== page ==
Inspecting And Maintaining The Aluminum Fins Attached To Your AC Condenser Unit


If you have a central air conditioning system, then you likely have an indoor and outdoor unit attached to the cooling system. The outdoor part of the system is called the condenser and it should be inspected closely for any signs of disrepair. This allows you to complete necessary fixes before the cooling function of the system is directly affected. When you complete your inspection, you should look closely at the aluminum fins that protrude from the side of the condenser. There are various types of issues you may see when looking at the fins. Keep reading to learn about the ways that the fins should be repaired or maintained.

Dirty Fins

Both the condenser and evaporator parts of the air conditioning unit will have aluminum fins attached to them. These fins serve different purposes based on their location. The outdoor evaporator fins sit very near the compressor pump. This pump compresses the coolant and moves it along the system so air can be cooled properly. Before the coolant can be compressed, it must cool down. The aluminum fins allow heat to escape through the side of the compressor. Each fin sits about one-eighth to one-quarter of an inch apart from one another. The spaces between the fins easily collect with debris. This debris stops heat from escaping outside the air conditioner. When this happens, the compressor pump is placed under a great deal of stress because it must move warm coolant.

If you notice a great deal of dirt and debris in between the fins, then clean them as soon as possible. While some people may use a hose to clean the fins, this is not always a good idea. When high pressure water is forced into the unit, wiring can be dislodged. Also, if any wiring is loose or exposed, the moisture can cause a shorting issue. 

To clean the fins without water pressure, purchase a can of dissolving and foaming AC fin cleaner. This material contains surfactants, heavy duty alkaline cleaners, and foaming agents. The foaming agents help the cleaning solution stick to the coils, the surfactant breaks up the oils in the debris, and the cleaner helps to force the dirt away from the fins. Once you spray the foam, the foam will dissolve after it works to free the dirt. Once this happens, you can use a cloth to gently wipe the debris away.

Bent Fins

When you clean and inspect the aluminum AC fins, you may notice that quite a few of the fins are bent. Aluminum is a relatively strong metal. However, it is highly malleable and this allows it to bend easily. Bent fins stop the venting of heated air in much the same way as dirty fins can. You can bend the fins back into place, but you do need to be careful when doing so. You do not want to break off the fins, because they cannot be individually replaced. The fins are attached directly to the condenser coils. The entire coil needs to be replaced if too many of the fins break off. The only time that the fins should be intentionally removed is if they are smashed. Smashed fins can rarely be straightened properly and they can cut and damage the small pipes that make up the condenser coil. Look for any fins that are smashed or crumpled first. If you see any of these fins, then use a utility knife or a pair of tin snips to cut the smashed fin at the base of the coil.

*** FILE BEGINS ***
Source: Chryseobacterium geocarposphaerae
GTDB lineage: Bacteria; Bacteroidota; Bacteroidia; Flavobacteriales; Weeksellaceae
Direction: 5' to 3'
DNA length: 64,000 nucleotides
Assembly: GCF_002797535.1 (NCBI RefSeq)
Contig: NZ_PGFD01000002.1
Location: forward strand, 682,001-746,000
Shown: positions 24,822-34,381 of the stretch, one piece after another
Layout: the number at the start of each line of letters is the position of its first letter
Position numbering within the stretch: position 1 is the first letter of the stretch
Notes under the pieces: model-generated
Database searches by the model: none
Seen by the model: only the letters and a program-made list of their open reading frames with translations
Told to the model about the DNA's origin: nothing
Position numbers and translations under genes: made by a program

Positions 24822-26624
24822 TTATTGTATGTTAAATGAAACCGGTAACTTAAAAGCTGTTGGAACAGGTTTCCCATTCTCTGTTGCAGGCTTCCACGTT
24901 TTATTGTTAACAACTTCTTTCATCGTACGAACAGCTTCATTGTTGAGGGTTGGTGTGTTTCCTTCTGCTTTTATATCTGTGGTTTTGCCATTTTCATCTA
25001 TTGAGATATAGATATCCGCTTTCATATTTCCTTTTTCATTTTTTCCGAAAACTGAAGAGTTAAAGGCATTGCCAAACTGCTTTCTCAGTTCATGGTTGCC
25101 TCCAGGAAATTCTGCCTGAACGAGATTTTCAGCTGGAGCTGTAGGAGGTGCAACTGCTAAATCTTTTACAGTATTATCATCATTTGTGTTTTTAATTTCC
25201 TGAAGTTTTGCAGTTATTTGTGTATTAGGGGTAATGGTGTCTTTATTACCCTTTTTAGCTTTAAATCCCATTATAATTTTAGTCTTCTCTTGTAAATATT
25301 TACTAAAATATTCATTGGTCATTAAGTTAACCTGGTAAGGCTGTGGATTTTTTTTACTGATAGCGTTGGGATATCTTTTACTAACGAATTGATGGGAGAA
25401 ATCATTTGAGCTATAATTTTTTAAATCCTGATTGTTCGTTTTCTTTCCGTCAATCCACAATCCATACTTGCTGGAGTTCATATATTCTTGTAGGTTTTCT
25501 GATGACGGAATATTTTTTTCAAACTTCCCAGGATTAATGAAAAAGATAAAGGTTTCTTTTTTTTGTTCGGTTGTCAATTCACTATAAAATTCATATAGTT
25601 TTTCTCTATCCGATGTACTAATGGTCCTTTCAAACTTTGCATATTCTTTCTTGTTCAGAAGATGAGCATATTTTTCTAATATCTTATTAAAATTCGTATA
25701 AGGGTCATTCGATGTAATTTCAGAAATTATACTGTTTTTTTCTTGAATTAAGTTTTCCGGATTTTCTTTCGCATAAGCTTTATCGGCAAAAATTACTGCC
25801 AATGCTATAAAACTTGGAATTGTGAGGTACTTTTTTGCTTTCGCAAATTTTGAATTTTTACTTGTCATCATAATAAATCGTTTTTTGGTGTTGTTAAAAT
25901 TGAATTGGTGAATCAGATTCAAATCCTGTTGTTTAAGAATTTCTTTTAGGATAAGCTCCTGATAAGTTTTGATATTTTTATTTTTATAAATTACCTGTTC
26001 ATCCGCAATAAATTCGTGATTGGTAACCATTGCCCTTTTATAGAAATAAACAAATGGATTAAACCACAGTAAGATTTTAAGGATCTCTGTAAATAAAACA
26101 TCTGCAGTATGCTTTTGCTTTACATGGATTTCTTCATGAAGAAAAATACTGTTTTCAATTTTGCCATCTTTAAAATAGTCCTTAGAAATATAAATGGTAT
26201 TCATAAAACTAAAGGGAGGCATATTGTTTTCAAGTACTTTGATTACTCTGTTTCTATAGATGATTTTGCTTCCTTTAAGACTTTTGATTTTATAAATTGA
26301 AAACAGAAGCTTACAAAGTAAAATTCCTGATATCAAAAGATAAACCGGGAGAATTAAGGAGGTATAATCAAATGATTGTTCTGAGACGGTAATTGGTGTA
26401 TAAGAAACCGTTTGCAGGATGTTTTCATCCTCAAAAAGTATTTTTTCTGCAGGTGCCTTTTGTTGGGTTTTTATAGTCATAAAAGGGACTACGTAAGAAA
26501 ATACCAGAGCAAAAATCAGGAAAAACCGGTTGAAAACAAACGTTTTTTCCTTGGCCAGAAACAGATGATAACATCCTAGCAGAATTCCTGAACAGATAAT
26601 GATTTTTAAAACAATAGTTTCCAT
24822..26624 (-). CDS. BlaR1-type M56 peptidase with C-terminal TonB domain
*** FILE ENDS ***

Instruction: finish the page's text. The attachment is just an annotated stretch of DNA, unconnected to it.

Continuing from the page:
Once smashed coils are released, purchase an AC fin straightener tool to flatten out the rest of the fins. Gently work the tool horizontally across the fins to straighten them. Most fin straightening tools will have different prongs that are spaced out along the tool. Choose the prong width that best matches the spaces between the fins of your AC system. 

You may also want to consider reaching out to a professional, such as A & E Heating and AC Inc, to complete this project for you. 


8 December 2016

Learning About HVAC Services

Hi there, I am Nadine Bachmier. I am going to discuss the various ways HVAC contractors can keep the temperatures in your business stable. HVAC contractors focus on maintaining and repairing the air conditioner, furnace, and ductwork used in your building. To keep the heating and cooling system in good shape, contractors may need to replace internal components, clean out channels, or simply perform a full upgrade. I will talk about the tools and techniques used to maintain and repair the equipment in your building. I will also share information about new products as they hit the HVAC market. I hope you will follow along and learn all you can.